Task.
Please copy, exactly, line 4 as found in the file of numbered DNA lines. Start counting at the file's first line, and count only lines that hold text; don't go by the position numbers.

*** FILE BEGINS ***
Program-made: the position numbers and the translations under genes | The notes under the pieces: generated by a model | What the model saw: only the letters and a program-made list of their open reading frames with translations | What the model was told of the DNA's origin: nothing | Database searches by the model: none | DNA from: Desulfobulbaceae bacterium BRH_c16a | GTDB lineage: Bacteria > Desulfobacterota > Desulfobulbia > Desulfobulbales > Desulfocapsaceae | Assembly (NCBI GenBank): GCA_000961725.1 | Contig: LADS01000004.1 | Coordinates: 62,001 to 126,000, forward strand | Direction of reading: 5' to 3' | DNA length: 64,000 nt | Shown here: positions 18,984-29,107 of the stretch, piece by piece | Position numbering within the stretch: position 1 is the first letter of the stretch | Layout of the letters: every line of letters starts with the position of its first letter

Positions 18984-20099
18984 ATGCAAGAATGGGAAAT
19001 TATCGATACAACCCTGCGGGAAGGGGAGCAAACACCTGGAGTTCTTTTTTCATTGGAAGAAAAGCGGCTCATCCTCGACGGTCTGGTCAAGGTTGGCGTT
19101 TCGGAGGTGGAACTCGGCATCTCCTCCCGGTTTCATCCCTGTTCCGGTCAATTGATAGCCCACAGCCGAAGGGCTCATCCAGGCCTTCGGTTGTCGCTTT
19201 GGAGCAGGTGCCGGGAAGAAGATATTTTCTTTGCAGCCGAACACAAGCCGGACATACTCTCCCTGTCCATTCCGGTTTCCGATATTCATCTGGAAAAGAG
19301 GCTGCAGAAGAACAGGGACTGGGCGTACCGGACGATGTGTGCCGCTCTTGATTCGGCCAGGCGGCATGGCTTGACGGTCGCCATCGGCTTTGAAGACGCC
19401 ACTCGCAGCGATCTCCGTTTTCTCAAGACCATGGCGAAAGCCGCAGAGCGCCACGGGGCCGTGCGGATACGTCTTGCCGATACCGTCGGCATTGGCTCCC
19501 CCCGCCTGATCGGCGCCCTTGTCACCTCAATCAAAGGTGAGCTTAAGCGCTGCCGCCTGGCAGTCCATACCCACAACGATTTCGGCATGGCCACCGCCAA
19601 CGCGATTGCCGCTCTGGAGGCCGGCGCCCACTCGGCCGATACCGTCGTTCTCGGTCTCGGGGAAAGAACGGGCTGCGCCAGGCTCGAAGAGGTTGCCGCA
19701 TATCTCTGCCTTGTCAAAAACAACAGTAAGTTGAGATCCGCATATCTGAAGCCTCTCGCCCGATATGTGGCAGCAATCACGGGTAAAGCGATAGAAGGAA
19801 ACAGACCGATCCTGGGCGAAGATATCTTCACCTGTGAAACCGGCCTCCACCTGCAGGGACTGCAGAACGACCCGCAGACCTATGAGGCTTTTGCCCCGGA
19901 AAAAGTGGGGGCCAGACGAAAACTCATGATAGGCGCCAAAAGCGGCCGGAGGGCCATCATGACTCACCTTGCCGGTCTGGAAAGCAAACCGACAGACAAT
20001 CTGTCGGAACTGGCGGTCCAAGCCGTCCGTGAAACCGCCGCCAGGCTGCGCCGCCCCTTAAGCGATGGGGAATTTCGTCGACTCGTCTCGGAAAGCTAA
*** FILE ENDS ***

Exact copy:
19001 TATCGATACAACCCTGCGGGAAGGGGAGCAAACACCTGGAGTTCTTTTTTCATTGGAAGAAAAGCGGCTCATCCTCGACGGTCTGGTCAAGGTTGGCGTT